Marigolds not only will give a vibrant appearance to your garden, but also will allow you to utilize this herb when needed. Follow this guide on how to grow and care for your marigold plants:23
- Find a portion of your garden with abundant sunlight as marigolds need it to thrive. They also grow best in moderately fertile and well-drained soil.
- Sow the marigold seeds 1 inch apart in the garden when the soil is warm during spring. You also have the choice of germinating them indoors.
- Water the plants well and let the soil dry thoroughly before watering again. Water them at the base of the plant and not from the top.
- Marigold seeds germinate easily. The blooms usually appear after a few weeks. Once the flowers are established, pinch off the tops, aka "dead-heading," for them to become bushier.
You can also plant marigolds as a ground cover. Gardeners have noted that this plant, with its pungent scent, has the ability to repel nematodes or the microscopic worms found underground that harm the roots of vegetable crops.24
Apart from the plant's various medicinal uses, marigold has culinary uses, too. The petals can be powdered and used as a coloring and flavoring agent — a more affordable alternative to saffron.25 The fresh or dried whole flowers can also be added to soups, stews, pudding, yogurt and salad, while the leaves can be used in salads or stews.26 Here's one marigold recipe you can try:
Cauliflower With Marigold Sauce
Serving size: 4 servings
- 1 medium cauliflower
- 1/4 cup organic raw butter
- 1/2 coconut flour
- 1/3 cup grated grass fed, organic and raw milk cheese
- 1 1/4 cups raw coconut milk
- 6 marigold flowerheads
- Salt and pepper to taste
- Break up the cauliflower into large florets. Steam them for 10 to 15 minutes or until cooked.
- In a saucepan, melt the butter. Add the flour and mix until a soft paste is formed.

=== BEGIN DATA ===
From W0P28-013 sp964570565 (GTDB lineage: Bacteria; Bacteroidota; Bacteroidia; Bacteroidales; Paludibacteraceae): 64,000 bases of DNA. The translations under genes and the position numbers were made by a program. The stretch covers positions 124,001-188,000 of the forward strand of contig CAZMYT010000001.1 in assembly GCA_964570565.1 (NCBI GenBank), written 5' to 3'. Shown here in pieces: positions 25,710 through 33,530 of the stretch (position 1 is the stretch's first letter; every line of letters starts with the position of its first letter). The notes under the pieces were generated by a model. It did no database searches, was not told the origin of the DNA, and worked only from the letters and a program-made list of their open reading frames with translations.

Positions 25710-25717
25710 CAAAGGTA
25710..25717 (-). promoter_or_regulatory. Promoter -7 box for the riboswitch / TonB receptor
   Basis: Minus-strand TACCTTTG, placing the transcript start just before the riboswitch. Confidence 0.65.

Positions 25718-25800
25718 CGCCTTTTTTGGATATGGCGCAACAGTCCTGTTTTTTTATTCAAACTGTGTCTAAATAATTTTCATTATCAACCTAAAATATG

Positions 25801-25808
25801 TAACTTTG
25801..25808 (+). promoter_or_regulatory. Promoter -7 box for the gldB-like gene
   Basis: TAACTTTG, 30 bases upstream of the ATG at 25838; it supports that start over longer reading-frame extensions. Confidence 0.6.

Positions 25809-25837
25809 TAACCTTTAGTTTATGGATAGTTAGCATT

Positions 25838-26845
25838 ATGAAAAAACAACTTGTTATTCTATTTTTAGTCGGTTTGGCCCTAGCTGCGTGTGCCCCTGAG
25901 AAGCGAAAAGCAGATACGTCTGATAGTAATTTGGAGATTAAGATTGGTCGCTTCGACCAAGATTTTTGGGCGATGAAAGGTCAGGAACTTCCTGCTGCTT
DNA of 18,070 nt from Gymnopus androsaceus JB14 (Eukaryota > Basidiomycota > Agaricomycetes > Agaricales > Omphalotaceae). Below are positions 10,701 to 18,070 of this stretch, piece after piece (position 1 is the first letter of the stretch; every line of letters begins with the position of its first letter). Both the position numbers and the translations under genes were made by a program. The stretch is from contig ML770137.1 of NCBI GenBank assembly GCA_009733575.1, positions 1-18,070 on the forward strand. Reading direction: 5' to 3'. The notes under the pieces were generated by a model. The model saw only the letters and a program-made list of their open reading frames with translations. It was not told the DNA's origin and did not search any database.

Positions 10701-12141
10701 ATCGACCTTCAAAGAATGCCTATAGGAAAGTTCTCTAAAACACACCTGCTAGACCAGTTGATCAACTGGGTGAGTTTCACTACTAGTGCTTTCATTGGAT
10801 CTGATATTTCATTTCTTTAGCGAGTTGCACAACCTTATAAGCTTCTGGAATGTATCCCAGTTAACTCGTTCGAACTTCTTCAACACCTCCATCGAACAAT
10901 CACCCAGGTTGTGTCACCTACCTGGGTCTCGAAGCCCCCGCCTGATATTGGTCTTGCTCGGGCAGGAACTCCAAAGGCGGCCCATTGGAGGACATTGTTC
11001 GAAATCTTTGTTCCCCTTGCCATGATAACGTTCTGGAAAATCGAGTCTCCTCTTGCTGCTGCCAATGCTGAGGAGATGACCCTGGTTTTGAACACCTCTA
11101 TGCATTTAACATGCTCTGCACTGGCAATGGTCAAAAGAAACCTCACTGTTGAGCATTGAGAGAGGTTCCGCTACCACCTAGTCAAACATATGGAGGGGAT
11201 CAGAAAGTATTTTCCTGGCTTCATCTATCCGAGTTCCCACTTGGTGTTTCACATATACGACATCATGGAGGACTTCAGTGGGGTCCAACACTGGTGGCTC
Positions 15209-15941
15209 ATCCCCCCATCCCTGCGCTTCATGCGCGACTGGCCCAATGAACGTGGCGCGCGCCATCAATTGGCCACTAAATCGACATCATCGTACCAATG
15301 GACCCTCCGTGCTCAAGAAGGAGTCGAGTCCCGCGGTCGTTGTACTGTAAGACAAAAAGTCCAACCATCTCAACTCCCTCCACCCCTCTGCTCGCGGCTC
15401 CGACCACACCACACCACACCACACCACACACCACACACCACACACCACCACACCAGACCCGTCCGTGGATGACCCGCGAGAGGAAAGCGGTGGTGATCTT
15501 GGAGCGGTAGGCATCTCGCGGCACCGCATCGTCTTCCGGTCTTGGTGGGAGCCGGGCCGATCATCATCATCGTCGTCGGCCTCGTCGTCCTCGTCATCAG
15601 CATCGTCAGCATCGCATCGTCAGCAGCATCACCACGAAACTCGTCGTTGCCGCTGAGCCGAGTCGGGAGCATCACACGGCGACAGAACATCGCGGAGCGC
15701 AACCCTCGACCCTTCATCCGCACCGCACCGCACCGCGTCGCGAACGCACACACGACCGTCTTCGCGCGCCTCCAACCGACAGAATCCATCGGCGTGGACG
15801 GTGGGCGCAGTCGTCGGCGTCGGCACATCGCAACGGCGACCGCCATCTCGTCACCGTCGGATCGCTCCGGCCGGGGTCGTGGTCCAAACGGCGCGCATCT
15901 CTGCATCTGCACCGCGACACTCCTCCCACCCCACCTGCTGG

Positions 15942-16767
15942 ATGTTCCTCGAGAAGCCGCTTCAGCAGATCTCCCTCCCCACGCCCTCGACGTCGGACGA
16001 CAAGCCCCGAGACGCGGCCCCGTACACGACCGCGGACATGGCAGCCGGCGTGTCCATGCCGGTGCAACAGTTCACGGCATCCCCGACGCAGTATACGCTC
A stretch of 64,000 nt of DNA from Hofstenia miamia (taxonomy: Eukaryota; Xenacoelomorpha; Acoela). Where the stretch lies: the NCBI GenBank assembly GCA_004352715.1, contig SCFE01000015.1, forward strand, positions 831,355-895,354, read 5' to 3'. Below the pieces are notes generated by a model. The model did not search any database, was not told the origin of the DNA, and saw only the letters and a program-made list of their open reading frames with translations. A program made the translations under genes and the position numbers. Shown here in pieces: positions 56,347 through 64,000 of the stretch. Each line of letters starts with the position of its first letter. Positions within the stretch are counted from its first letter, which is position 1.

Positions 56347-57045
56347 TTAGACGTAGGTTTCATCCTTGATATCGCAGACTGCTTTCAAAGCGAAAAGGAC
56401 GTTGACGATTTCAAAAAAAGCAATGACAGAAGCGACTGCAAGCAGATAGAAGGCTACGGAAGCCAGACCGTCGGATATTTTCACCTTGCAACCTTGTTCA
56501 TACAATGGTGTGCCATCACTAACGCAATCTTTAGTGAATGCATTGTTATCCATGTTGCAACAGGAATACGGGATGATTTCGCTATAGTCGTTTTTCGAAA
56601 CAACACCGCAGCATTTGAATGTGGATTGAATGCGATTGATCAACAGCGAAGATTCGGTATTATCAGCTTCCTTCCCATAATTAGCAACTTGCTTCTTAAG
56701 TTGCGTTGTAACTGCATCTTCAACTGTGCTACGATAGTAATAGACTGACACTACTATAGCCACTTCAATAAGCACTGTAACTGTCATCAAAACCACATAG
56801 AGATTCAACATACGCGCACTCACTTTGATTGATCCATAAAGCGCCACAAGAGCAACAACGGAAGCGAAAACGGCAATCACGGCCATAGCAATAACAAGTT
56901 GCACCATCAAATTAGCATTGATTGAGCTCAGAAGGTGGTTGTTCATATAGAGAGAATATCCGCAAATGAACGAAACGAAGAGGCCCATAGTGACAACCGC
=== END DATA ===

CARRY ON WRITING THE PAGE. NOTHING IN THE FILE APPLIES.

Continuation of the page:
- Slowly add the milk, whisking continuously to keep the mixture smooth.
- Decrease heat to low and simmer for five to 10 minutes or until the sauce thickens.
- Stir in cheese. Do not allow to boil.
- Remove from heat and add the marigold petals. Stir the mixture slowly.
- Place the cauliflower in a serving dish and pour the sauce. Serve.
(Adapted from Genius Kitchen27)
Brewing tea is also one of the most well-known uses for this herb. Its flower petals produce a vivid, pungent flavored tea.28 To make your own, follow this recipe:
Marigold Herbal Tea Recipe
- 2 teaspoons dried marigold petals
- 1 cup boiling water
- Add the marigold petals in the cup of water and steep for five minutes.
- Strain the mixture and let cool until warm enough to drink.
(From "90+ Herbal Teas To Be In Good Health"29)
Marigold essential oil, or calendula oil, is often used as an active component in lotions, salves and creams because of its positive effect on the skin.30 Studies found that it contains high amounts of flavonoids and terpenes that contribute to the improvement of skin health, promotion of wound healing and reduction of inflammation.31
There are two ways to make your own marigold oil: cold infusion and hot infusion. However, cold infusion is more recommended because the flowers are delicate.32 Below are the two methods on how to make calendula oil infusion:33
- Fresh calendula petals or leaves
- Carrier oil (coconut oil, sunflower oil or almond oil)
- Clean lidded glass jar
Cold infusion method:
- Put your desired amount of dried calendula petals in a clean, dry glass jar.
- Fill the jar with your carrier oil of choice to cover the petals by an inch.
- Place the jar in a sunny spot to infuse for two to six weeks.
- Drain the petals from the oil and store the oil in a container with a lid. Remember to put a label on the container.
Hot infusion method:
- Put your desired amount of dried calendula petals in a saucepan with boiling water.
- Remove from heat and set aside to cool. After a few minutes, strain the mixture and place the oil in a glass jar.
- Label the container, seal with a lid and store the oil. You can use it for up to one year.
Before using marigolds or calendula to help ease a health issue, it is best to consult a health practitioner to get the right dosage. If you're pregnant or breastfeeding, it's best to avoid this herb because of the lack of studies in this area.34
Marigolds should also be avoided by people who are allergic to plants that belong to the Compositae or Aster family such as daisies, chrysanthemums and ragweed. Marigolds belong to the same family and may cause severe allergic reactions.35
Source: mercola rss